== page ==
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Through the Wheat: A Novel: A Library of America eBook Classic

Ratings:
155 pages3 hours

Summary

A neglected classic offers an unflinching depiction of the physical and psychological cost of modern warfare.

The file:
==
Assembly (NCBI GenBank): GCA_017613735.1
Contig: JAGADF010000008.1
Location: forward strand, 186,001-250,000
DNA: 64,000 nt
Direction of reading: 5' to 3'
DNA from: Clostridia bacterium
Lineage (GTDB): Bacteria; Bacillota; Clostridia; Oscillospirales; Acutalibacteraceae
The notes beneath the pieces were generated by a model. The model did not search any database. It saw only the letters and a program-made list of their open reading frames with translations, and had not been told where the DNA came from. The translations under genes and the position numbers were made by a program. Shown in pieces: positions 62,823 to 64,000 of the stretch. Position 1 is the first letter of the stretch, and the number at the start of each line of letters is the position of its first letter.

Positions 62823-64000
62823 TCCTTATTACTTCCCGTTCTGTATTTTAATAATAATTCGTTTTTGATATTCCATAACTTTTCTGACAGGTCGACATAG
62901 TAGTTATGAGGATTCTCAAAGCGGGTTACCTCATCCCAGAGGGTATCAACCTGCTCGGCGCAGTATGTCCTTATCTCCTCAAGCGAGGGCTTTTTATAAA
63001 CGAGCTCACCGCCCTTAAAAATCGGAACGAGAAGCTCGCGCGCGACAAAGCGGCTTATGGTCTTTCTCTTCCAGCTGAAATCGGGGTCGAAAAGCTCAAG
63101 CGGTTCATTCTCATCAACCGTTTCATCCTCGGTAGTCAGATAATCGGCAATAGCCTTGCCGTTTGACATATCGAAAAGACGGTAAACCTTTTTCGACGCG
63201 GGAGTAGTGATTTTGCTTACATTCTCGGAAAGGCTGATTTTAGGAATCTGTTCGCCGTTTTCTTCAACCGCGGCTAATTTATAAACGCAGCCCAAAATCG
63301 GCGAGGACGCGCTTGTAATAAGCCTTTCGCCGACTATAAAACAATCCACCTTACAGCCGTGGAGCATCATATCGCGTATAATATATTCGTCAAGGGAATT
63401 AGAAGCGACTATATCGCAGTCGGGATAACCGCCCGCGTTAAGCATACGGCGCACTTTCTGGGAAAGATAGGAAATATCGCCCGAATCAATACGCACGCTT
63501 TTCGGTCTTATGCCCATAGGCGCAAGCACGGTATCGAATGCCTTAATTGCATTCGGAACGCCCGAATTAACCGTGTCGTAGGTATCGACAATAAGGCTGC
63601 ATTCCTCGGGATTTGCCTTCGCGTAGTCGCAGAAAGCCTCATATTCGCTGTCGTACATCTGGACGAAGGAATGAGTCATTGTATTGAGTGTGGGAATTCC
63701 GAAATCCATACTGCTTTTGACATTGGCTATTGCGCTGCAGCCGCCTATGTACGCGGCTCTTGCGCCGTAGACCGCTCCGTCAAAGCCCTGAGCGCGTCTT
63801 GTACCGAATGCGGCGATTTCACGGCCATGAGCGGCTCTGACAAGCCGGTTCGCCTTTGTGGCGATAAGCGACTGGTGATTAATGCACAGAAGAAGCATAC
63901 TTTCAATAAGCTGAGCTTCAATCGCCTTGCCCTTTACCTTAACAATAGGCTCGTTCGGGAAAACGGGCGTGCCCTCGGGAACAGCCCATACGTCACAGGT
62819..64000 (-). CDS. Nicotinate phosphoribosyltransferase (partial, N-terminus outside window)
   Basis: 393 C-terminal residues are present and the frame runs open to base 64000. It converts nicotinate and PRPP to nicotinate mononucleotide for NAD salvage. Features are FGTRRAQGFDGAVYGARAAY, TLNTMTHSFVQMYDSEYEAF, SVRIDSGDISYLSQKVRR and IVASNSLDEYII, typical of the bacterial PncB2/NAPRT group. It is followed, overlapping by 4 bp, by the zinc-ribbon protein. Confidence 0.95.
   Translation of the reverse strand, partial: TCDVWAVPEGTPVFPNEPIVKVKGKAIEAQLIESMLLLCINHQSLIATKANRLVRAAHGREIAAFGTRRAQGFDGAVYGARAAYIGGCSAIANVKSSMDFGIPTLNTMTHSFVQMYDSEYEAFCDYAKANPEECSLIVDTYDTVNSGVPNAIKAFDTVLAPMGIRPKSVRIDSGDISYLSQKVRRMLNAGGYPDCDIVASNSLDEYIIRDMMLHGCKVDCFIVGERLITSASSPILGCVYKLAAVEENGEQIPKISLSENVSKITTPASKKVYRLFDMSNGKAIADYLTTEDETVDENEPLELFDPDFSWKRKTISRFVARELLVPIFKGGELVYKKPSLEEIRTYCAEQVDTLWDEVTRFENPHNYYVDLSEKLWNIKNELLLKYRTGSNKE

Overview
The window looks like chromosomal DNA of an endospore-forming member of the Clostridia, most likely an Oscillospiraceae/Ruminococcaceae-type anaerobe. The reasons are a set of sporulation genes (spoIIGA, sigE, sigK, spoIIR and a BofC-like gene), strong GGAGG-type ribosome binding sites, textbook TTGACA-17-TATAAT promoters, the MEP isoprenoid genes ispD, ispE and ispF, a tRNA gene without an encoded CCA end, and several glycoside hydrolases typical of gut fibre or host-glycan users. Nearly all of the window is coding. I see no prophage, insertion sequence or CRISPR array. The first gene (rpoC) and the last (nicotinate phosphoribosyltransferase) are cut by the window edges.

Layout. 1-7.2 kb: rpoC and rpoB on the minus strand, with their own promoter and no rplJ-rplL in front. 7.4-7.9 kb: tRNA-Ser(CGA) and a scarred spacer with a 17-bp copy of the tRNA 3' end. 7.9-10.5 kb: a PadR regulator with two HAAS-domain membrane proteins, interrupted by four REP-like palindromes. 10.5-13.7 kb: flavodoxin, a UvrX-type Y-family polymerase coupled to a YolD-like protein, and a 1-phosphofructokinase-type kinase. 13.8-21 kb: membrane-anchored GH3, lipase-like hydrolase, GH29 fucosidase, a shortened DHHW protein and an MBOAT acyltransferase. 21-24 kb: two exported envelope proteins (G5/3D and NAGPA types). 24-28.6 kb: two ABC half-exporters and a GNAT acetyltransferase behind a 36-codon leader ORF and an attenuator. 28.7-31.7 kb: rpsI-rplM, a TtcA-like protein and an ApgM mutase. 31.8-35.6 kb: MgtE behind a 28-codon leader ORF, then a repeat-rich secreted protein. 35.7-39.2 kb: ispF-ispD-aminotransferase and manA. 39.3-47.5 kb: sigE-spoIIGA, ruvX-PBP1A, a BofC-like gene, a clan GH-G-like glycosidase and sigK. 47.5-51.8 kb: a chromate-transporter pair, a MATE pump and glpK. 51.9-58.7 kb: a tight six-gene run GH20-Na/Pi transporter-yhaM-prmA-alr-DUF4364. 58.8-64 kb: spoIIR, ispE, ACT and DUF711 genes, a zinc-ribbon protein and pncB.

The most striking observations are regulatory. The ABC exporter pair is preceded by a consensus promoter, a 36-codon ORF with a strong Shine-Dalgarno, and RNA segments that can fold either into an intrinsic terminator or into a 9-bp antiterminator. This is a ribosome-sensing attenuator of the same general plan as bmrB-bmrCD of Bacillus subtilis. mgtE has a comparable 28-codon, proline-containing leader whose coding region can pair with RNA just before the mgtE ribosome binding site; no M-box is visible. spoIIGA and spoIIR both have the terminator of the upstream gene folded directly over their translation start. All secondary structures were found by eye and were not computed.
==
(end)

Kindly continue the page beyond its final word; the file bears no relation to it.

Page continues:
For his 1923 novel Through the Wheat Thomas Boyd drew on his own experiences with the Marines at Belleau Wood, Soissons, and St. Mihiel to tell the story of William Hicks, an infantryman fighting in France in 1918. Hicks endures hunger, thirst, cold, heat, and fatigue as his platoon advances through dense woods and open fields in the face of hidden machine guns and sudden artillery bombardments, experiencing alternating states of fear, nausea, fury, and apathy until he becomes “impervious to the demands of the dead and the living.” When it was first published, Through the Wheat was hailed by F. Scott Fitzgerald as “the best war book since The Red Badge of Courage,” and by Edmund Wilson as “probably the most authentic novel yet written by an American about war”; fifty years later, James Dickey praised it as “a war book of the most striking and moving kind.”

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